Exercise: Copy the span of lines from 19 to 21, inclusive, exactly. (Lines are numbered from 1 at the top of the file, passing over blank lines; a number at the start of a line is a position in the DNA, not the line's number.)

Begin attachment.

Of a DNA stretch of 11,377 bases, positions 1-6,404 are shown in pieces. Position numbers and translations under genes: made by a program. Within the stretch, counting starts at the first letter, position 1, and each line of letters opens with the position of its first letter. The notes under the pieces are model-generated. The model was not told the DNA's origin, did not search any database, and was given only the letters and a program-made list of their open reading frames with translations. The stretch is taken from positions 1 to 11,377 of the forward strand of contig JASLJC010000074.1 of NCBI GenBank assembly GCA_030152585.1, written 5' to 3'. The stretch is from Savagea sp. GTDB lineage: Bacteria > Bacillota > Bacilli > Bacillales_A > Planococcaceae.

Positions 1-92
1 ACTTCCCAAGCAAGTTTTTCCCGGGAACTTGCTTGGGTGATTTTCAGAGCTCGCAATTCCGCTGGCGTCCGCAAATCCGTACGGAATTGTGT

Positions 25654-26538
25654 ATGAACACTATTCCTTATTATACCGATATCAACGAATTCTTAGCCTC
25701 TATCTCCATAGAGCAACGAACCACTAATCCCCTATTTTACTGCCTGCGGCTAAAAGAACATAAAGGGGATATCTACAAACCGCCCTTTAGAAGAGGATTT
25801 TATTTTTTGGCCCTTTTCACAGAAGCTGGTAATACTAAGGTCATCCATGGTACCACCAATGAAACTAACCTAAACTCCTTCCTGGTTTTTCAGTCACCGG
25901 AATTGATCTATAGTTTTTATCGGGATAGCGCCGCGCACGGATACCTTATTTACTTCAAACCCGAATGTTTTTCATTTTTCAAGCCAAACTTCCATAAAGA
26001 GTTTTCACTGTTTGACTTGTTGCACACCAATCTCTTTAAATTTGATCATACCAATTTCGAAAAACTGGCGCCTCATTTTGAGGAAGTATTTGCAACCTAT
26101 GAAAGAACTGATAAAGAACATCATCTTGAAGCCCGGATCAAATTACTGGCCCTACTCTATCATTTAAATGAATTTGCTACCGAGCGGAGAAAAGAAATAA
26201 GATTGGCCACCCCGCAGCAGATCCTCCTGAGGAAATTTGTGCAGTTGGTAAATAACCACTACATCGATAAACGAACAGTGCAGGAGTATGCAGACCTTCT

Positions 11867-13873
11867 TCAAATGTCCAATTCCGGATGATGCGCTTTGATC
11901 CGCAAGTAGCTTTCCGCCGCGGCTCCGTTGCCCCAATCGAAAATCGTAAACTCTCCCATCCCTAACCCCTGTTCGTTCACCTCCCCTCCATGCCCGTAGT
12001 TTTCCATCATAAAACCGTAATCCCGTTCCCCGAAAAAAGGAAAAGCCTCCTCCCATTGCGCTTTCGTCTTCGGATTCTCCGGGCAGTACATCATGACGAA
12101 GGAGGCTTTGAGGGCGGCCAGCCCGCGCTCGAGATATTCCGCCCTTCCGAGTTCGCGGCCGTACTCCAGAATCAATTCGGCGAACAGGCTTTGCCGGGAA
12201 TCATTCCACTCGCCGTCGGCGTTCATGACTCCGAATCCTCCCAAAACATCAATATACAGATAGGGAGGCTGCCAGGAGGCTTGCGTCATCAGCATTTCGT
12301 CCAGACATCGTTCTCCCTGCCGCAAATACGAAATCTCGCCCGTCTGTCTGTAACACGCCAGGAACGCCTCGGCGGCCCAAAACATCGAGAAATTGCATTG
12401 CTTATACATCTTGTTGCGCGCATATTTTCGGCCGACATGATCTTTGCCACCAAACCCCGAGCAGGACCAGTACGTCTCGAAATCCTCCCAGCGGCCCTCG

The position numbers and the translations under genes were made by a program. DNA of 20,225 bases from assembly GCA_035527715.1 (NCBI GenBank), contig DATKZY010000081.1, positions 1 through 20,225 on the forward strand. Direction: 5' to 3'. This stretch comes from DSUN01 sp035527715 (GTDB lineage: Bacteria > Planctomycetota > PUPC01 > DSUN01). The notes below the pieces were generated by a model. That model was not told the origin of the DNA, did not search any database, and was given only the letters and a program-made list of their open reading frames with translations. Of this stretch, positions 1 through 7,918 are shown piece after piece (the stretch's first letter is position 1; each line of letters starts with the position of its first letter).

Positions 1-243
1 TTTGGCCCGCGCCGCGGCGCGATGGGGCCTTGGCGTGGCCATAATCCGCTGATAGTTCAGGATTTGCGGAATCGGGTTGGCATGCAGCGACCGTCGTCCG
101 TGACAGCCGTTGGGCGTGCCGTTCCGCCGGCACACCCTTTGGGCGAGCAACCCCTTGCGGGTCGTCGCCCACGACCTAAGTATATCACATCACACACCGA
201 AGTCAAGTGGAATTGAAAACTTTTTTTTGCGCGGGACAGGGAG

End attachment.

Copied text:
12401 CTTATACATCTTGTTGCGCGCATATTTTCGGCCGACATGATCTTTGCCACCAAACCCCGAGCAGGACCAGTACGTCTCGAAATCCTCCCAGCGGCCCTCG

The position numbers and the translations under genes were made by a program. DNA of 20,225 bases from assembly GCA_035527715.1 (NCBI GenBank), contig DATKZY010000081.1, positions 1 through 20,225 on the forward strand. Direction: 5' to 3'. This stretch comes from DSUN01 sp035527715 (GTDB lineage: Bacteria > Planctomycetota > PUPC01 > DSUN01). The notes below the pieces were generated by a model. That model was not told the origin of the DNA, did not search any database, and was given only the letters and a program-made list of their open reading frames with translations. Of this stretch, positions 1 through 7,918 are shown piece after piece (the stretch's first letter is position 1; each line of letters starts with the position of its first letter).

Positions 1-243